Six months after Jose and Ana Reyes opened their first Salvadoran restaurant in 1982, the chef quit because they couldn’t pay him a decent wage. So Jose assigned Ana to the kitchen. “I never had made pupusas [a traditional fried bread] before,” she recalls. “But we had pupusas on the menu.”

The Reyes’ cantina, El Tamarindo, has since become an Adams Morgan landmark. The business has expanded to two additional venues—one on Georgia Avenue near Silver Spring, and another, Casa Fiesta (now owned by Jose’s brother), on Wisconsin Avenue near Tenleytown. Having fled the poverty of his father’s farm in El Salvador at 21, Reyes says, “You have to make a strong decision—to make it, or not make it.” Reyes, now 45, looks as if he has pretty much made it.

With the classic American dream in the bag, the restaurateur is pursuing another fantasy of his youth: to become a professional singer. Reyes and a friend produced one record back in the ’80s, and now he’s got a new CD called El Mundo en Tus Manos, or The World in Your Hands. Reyes wrote, arranged, and performed all 10 songs on the disc, most of which, frankly, are as starchy as a pupusa. “I have written many more,” reveals Reyes, who has recently returned from a trip to El Salvador spent promoting the new release among music execs and disc jockeys.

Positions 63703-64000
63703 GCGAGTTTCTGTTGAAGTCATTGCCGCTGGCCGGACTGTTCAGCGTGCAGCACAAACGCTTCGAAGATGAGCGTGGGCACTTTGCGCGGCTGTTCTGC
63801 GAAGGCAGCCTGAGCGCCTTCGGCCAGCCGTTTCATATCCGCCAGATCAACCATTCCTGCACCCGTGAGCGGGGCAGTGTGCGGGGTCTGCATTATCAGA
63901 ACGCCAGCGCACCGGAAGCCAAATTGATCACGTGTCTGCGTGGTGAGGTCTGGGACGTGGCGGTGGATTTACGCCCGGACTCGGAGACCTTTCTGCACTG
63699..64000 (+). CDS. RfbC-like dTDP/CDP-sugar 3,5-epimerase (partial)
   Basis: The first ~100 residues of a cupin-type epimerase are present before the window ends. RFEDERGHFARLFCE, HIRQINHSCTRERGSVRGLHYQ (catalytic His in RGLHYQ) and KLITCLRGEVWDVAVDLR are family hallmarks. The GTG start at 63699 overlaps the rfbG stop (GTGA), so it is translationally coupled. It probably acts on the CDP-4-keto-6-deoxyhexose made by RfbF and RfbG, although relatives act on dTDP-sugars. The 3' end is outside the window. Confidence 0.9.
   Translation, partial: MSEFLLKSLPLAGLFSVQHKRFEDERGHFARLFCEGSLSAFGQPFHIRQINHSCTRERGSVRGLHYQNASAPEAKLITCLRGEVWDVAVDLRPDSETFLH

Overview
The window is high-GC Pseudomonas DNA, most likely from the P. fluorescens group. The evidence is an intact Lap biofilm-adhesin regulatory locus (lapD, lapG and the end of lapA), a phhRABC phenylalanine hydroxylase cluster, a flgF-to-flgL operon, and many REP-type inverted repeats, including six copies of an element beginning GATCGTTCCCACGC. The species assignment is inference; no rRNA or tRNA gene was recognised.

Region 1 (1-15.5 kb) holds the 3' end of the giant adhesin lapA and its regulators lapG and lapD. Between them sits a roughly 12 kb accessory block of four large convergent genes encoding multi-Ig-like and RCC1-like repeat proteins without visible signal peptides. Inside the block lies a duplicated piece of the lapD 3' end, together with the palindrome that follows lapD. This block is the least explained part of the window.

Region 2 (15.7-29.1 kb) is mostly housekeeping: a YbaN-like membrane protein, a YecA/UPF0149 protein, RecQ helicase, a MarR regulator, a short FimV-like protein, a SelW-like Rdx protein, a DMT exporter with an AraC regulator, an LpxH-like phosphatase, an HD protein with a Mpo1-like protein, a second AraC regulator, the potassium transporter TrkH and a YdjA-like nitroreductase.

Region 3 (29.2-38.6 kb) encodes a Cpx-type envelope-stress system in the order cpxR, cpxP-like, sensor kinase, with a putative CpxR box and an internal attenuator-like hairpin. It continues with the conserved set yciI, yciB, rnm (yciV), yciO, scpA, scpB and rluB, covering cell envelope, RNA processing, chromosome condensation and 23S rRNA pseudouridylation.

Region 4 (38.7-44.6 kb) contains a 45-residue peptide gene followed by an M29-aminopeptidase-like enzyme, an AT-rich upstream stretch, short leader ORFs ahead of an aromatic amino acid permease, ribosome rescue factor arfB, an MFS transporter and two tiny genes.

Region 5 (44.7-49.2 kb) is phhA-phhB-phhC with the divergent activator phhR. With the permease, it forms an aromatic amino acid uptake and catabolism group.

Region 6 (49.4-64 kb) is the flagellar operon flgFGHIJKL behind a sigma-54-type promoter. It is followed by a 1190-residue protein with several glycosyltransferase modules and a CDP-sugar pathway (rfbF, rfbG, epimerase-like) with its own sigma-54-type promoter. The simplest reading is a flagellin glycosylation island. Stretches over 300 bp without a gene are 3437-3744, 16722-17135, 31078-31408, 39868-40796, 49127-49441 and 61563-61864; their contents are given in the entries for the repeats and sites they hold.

His performance is memorable for its sheer ballsiness if not for its melodies. The title track earnestly recounts the sad tale of a man who fails to realize, until it is too late, that he has “the world in his hands.” From his deathbed, he implores the listener to “take hold of the world right now.” And so on. In another ballad, San Salvador’s airport, Comalapa, becomes a metaphor for loss, a place where lovers pronounce their final farewells. “No puede contener las ganas de llorar,” he laments: “I can’t contain the triumph of tears.”

It’s a flawless production, but more an act of will than of musical promise. Reyes has let little stand in his way since 1974, when, with $1,500 he’d scraped together, he first slipped illegally into the U.S. from Mexico. He came to D.C. from L.A., and within a year, the Immigration and Naturalization Service captured him and shipped him back to El Salvador. He managed to return here a month later. He worked as a busboy and dishwasher to save enough money to open his restaurant. Twenty years later, Reyes can feed INS agents, or sing to them, if they like.—Paula Park